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NEW YORK — America’s power grid is like an old car.

It gets the job done, even if its performance is slipping. But the repair bills go up every year, and experts say only a major overhaul will reverse its decline.

An Associated Press analysis of utility spending and reliability nationwide found that electric customers are spending 43 percent more than they did in 2002 to build and maintain local electric infrastructure. Since then, power outages have remained infrequent; but when the lights do go out, it now takes longer to get them back on.

Neither the spending nor the reliability trends are dramatic on their own. But experts say the combination is revealing: It suggests that the extra money from electric customers isn’t being spent wisely — or that utilities aren’t investing nearly enough to upgrade fragile equipment that is increasingly threatened by major storms.

“The electric system is the critical linchpin of our society, and we are operating the overall system closer to the edge,” said Massoud Amin, a grid-security expert and professor of electrical and computer engineering at the University of Minnesota.

The diminishing returns on investment reflect several trends:

• The grid is getting old, making it more expensive to maintain service at current levels of reliability.

• Day-to-day weather and major storms have become more extreme, meaning wires, poles and transformers have to be replaced more frequently.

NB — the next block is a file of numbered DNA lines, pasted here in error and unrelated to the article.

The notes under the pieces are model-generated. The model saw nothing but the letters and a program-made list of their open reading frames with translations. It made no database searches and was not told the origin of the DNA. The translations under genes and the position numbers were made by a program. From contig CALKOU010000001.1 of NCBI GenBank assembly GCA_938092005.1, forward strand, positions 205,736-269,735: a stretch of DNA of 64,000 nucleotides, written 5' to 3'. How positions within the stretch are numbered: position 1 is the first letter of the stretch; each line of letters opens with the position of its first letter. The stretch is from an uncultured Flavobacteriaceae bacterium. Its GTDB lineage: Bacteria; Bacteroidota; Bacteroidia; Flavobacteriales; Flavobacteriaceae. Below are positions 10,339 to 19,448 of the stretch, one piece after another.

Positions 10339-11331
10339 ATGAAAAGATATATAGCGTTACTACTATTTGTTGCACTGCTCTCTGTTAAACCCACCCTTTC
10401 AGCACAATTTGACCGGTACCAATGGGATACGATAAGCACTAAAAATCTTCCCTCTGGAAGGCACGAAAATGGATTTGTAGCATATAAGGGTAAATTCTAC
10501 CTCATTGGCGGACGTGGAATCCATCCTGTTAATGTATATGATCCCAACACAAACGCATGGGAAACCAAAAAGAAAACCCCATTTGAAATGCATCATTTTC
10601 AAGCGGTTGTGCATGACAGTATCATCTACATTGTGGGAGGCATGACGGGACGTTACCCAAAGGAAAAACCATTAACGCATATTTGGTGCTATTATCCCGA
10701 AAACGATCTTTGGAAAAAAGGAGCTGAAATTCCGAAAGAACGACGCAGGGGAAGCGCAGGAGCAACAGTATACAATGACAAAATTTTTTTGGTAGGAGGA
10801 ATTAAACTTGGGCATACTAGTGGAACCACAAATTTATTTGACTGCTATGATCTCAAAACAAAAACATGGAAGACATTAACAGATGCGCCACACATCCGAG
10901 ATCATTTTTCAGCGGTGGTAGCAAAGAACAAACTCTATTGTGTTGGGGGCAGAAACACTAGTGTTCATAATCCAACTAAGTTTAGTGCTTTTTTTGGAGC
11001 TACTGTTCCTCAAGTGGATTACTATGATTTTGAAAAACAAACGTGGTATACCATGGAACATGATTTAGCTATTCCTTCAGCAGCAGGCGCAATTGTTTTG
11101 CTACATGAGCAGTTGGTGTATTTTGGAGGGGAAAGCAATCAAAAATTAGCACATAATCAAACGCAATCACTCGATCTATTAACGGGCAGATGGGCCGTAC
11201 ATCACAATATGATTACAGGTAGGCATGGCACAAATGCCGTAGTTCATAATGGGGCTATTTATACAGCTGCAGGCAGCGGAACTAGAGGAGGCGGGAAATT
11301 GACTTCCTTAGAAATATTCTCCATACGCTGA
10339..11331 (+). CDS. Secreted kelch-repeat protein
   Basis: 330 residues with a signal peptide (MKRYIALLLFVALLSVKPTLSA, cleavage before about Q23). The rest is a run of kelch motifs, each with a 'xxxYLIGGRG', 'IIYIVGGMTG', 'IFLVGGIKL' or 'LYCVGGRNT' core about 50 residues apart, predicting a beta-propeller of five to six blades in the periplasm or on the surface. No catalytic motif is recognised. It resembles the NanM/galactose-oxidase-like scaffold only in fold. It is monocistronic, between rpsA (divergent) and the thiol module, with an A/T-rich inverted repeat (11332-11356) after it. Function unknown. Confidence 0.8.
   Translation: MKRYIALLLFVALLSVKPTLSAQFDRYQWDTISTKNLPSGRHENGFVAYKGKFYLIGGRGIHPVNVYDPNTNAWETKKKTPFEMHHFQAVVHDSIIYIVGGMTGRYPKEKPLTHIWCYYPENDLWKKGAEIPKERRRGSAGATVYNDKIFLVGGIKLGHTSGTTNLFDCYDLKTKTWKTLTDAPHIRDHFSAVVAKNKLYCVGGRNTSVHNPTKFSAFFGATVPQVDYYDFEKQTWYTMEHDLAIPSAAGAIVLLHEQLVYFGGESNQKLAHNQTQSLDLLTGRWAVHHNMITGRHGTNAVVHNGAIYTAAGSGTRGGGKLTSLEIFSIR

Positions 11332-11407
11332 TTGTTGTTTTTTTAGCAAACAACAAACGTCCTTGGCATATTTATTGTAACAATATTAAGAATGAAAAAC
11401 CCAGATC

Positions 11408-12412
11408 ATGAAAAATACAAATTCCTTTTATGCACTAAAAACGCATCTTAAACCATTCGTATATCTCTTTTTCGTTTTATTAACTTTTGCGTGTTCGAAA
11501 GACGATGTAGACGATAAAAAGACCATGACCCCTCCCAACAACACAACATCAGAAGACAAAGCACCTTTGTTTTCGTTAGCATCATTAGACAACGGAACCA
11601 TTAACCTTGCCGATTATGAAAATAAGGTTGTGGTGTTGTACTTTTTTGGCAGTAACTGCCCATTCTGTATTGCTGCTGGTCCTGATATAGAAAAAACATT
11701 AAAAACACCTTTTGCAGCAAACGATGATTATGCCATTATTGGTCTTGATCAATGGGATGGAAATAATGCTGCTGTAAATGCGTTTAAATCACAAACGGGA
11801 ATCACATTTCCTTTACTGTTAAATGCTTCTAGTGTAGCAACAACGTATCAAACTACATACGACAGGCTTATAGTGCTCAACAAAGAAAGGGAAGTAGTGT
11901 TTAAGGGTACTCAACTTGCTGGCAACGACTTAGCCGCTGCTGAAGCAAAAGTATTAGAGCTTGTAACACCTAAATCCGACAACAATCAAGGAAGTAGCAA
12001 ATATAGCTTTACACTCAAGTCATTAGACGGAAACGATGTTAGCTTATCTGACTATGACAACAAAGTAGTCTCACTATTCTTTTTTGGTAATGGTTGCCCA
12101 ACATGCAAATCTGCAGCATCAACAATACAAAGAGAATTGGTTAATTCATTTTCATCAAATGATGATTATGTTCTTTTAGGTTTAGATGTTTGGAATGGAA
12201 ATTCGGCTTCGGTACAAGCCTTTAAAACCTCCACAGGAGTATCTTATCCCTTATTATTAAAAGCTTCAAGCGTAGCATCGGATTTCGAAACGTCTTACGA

• When utilities replace aging or broken equipment, they are not always upgrading to modern technologies common in other industrialized nations.

Expenses passed on

When utilities spend on equipment, regulators allow the companies to pass those expenses on to customers. In recent years, this portion of customer bills — the cost of delivering power — has been rising, pushing bills higher even though the cost of the power itself has fallen dramatically.

With the help of Ventyx, a software- and data-services firm that works with electric utilities, and the utility consulting firm PA Consulting Group, The Associated Press compared reliability statistics with the spending of 210 utilities across 24 categories of local distribution equipment.

In 2011, the most recent year for which annual data are available, the average U.S. electric customer was without power for 112 minutes, according to PA Consulting. That’s a 15 percent increase since 2002 and the highest level in 10 years.

The number of outages decreased slightly, from an average of 1.2 per year to an average of 1.1, but that statistic has shown no improvement since 2004.

Over that same period, annual spending per customer on local distribution equipment and maintenance rose about twice as fast as the rate of inflation, from $163 to $232, according to Ventyx. That does not include spending on power plants or major transmission lines.

The number of outages and added time needed to restore power doesn’t take into account major blackouts such as the recent Northeast blizzard or last year’s Superstorm Sandy.